Monday, 17 March 2008

Should frugal cooks forget the idea of seasonal food?

A bit of a shock in Waitrose on Saturday. (I know, I know - it's not by any means the most frugal place to shop but it's my nearest supermarket and it was simply chucking down . . . )

It was cheaper to buy out of season strawberries than in-season rhubarb. By quite a margin. 400g of Spanish strawberries cost £1.59. 400g of rhubarb - admittedly Dutch so it had some way to travel - was £2.99. I thought rhubarb was supposed to be a UK crop at this time of year.

It seems part of a growing trend I've spotted for shops to charge more for in season foods rather than less. Like Purple Sprouting Broccoli which is £1.75 for half a kilo in my local greengrocer. It's like 'we're doing you foodies a favour by stocking this at all so we're going to charge you through the nose for it'.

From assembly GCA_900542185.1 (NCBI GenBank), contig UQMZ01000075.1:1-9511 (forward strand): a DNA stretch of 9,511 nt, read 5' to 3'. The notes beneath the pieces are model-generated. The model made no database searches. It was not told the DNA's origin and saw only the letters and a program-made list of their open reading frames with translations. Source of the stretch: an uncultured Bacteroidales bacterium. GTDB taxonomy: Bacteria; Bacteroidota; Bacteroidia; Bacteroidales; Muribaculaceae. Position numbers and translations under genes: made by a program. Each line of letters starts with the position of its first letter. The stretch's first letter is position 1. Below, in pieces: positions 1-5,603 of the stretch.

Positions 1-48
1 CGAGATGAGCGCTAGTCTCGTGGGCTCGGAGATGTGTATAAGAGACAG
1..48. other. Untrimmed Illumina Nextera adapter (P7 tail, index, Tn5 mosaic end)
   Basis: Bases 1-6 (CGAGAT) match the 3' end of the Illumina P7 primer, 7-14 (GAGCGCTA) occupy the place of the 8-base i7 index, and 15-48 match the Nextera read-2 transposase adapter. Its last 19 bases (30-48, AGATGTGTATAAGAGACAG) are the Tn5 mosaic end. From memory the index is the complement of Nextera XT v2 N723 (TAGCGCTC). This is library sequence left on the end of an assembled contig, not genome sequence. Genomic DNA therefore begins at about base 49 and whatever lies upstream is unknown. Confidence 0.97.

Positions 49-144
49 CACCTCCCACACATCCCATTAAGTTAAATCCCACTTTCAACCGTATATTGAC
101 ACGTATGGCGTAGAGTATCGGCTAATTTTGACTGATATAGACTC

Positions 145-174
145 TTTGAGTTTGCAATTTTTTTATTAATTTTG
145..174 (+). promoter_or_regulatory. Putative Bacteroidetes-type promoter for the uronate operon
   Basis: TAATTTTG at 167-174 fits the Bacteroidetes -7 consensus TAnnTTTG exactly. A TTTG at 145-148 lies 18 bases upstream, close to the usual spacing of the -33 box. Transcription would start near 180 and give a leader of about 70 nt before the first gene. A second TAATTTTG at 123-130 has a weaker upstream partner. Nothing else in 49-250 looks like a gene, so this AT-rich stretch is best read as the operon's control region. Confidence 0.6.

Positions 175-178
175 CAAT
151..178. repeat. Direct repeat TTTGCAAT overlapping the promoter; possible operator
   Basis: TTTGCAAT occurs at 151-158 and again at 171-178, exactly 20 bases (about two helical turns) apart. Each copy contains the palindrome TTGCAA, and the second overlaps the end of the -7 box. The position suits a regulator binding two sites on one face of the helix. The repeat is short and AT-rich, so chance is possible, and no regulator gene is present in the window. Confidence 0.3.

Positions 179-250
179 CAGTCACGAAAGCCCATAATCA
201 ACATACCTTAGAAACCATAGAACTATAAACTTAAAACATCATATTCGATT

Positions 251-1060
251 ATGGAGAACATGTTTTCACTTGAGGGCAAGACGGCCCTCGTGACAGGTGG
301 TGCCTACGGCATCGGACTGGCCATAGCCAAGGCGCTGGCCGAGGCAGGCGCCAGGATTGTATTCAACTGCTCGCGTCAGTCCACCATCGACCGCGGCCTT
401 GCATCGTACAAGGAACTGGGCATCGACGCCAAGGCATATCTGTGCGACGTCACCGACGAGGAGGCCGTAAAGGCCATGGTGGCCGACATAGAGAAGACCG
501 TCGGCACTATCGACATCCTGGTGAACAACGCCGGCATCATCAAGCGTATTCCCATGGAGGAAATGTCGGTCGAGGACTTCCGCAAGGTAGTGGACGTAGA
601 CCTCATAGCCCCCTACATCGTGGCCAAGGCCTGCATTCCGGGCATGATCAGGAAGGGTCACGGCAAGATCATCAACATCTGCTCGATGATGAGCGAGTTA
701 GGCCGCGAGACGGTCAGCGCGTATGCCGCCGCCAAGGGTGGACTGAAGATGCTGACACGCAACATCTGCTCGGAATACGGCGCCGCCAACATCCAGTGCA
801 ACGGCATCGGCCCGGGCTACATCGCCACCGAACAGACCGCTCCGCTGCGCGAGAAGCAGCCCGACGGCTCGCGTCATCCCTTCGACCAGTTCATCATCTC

The only remaining arguments against buying out of season strawberries are the not insignificant factor of the air miles they clock up and the fact that they don't taste of anything (although I've found if you cut away the un-ripe white flesh by the stalk, slice and sprinkle them with sugar and let them macerate for 10 minutes they taste a whole lot better).

Maybe we should all be buying frozen fruit instead . . .


Dzanani said...

I'm sure you know this already, but its worth mentioning here. Sometimes the reason that out of season food is cheaper than in season food is because of farm subsidies.....(farmers get 'paid' to farm, and so don't need to charge high prices for their products, because they know they'll cover costs with profit courtesy of the government).

Here in South Africa its cheaper to buy tinned tomatoes imported from Italy than it is to buy the local South African equivalent. I think its really sad.

Fiona Beckett said...

I'm sure that goes on but not in the European Union, I think, of which Spain and Britain are a part. So I doubt if Spanish strawberries, for instance would be subsidised.

It's tough for families though who are really hard up to put supporting their local farmers above saving money from the household budget. The only argument I think is 'Do you want those producers still to be there in 10 years' time?" Hopefully the answer is yes.